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Financial Market Liberalization, Monetary Policy, and Housing Price Dynamics

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Author Info

  • Rangan Gupta

    ()
    (Department of Economics, University of Pretoria)

  • Marius Jurgilas

    ()
    (Norges Bank, Oslo, Norway)

  • Stephen M. Miller

    ()
    (College of Business, University of Las Vegas, Nevada)

  • Dylan van Wyk

    ()
    (Department of Economics, University of Pretoria)

Abstract

This paper considers how monetary policy, a Federal funds rate shock, affects the dynamics of the US housing sector and whether the financial market liberalization of the early 1980’s influenced those dynamics. The analysis uses impulse response functions obtained from a large-scale Bayesian Vector Autoregression (LBVAR) model over the periods 1968:01 to 1982:12 and 1989:01 to 2003:12, including 21 housing-sector variables at the national and four census regions. Overall, the 100 basis point Federal funds rate shock produces larger effects on the real house prices, both at the regional level and the national level, in the post-liberalization period when compared to the pre-liberalization era. While the precision of the estimates do not imply significant differences, the finding does offer a caution. That is, the housing market appears more sensitive to monetary policy shocks in the post-liberalization period. On the one hand, this suggests that monetary policy possesses increased leverage. On the other hand, the housing market cycle traditionally contributes an important component to the aggregate business cycle. Thus, the monetary authorities may need to exercise more care in implementing Federal funds rate adjustments going forward. In addition, contractionary monetary policy exerts a negative effect on house prices at the national level, indicating the absence of the price puzzle in small structural vector autoregressive models. The puzzle’s absence in the housing sector possibly emerges as a result of proper identification of monetary policy shocks within a data-rich environment. Finally, we find that the reaction of housing sector proves heterogeneous across regions, with the housing sector in the South driving the national data after liberalization, while before liberalization, the Middle West appears to drive the housing market. The responses in the West differ the most from the other regions.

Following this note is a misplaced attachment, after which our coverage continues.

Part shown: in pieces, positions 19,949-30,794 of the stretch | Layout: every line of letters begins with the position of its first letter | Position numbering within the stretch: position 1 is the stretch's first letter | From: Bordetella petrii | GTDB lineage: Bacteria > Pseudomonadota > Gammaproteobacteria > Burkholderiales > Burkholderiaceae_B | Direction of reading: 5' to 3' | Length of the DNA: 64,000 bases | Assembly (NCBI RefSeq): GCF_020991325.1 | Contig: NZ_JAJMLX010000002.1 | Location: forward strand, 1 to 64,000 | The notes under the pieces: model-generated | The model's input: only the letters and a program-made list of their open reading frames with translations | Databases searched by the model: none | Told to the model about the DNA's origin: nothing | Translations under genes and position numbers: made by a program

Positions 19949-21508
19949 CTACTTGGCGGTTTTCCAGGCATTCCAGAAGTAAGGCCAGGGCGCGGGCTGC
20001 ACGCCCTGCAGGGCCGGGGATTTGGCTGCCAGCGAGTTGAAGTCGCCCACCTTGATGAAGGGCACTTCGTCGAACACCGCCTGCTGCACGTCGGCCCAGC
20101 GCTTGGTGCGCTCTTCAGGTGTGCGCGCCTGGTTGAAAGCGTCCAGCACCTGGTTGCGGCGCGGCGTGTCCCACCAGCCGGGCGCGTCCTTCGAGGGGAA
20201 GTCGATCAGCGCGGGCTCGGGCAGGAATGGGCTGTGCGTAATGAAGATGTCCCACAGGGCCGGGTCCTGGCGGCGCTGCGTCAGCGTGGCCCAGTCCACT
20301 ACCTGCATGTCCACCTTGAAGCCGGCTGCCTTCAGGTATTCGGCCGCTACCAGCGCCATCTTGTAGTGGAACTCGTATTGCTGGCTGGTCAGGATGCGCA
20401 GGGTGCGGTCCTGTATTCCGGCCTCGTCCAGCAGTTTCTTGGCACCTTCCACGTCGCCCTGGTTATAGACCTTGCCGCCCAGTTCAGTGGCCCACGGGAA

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Bibliographic Info

Paper provided by University of Pretoria, Department of Economics in its series Working Papers with number 201009.

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Length: 27 pages
Date of creation: Mar 2010
Date of revision:
Handle: RePEc:pre:wpaper:201009

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Keywords: Monetary policy; Housing sector dynamics; Large-Scale BVAR models;

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Citations

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Cited by:
  1. Beatrice D. Simo-Kengne & Stephen M. Miller & Rangan Gupta, 2013. "Evolution of Monetary Policy in the US: The Role of Asset Prices," Working Papers, University of Pretoria, Department of Economics 201343, University of Pretoria, Department of Economics.
  2. Goodness C. Aye & Mehmet Balcilar & Rangan Gupta & Charl Jooste & Stephen M. Miller & Zeynel Abidin Ozdemir, 2012. "Fiscal Policy Shocks and the Dynamics of Asset Prices: The South African Experience," Working Papers, University of Nevada, Las Vegas , Department of Economics 1211, University of Nevada, Las Vegas , Department of Economics.
  3. Beatrice D. Simo - Kengne & Mehmet Balcilar & Rangan Gupta & Monique Reid & Goodness C. Aye, 2012. "Is the relationship between monetary policy and house prices asymmetric in South Africa? Evidence from a Markov-Switching Vector Autoregressive mode," Working Papers 14/2012, Stellenbosch University, Department of Economics.
  4. Rangan Gupta, 2012. "Forecasting House Prices for the Four Census Regions and the Aggregate US Economy: The Role of a Data-Rich Environment," Working Papers, University of Pretoria, Department of Economics 201214, University of Pretoria, Department of Economics.
  5. Vittorio Peretti & Rangan Gupta & Roula Inglesi-Lotz, 2012. "Do House Prices Impact Consumption and Interest Rate in South Africa? Evidence from a Time-Varying Vector Autoregressive Model," Working Papers, University of Pretoria, Department of Economics 201216, University of Pretoria, Department of Economics.

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